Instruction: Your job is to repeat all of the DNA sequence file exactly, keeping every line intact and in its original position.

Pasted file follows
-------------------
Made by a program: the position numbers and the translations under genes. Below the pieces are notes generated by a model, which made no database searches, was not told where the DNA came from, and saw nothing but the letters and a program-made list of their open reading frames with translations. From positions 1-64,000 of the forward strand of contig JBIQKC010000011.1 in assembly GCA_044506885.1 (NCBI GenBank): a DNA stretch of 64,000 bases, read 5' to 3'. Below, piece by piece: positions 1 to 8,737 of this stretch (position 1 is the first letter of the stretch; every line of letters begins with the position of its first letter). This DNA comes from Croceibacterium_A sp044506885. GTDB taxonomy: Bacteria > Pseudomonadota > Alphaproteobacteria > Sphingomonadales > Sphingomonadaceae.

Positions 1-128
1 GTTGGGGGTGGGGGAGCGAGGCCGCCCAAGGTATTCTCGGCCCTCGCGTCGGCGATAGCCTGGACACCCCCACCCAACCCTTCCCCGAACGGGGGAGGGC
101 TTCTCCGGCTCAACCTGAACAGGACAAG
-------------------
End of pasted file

Made by a program: the position numbers and the translations under genes. Below the pieces are notes generated by a model, which made no database searches, was not told where the DNA came from, and saw nothing but the letters and a program-made list of their open reading frames with translations. From positions 1-64,000 of the forward strand of contig JBIQKC010000011.1 in assembly GCA_044506885.1 (NCBI GenBank): a DNA stretch of 64,000 bases, read 5' to 3'. Below, piece by piece: positions 1 to 8,737 of this stretch (position 1 is the first letter of the stretch; every line of letters begins with the position of its first letter). This DNA comes from Croceibacterium_A sp044506885. GTDB taxonomy: Bacteria > Pseudomonadota > Alphaproteobacteria > Sphingomonadales > Sphingomonadaceae.

Positions 1-128
1 GTTGGGGGTGGGGGAGCGAGGCCGCCCAAGGTATTCTCGGCCCTCGCGTCGGCGATAGCCTGGACACCCCCACCCAACCCTTCCCCGAACGGGGGAGGGC
101 TTCTCCGGCTCAACCTGAACAGGACAAG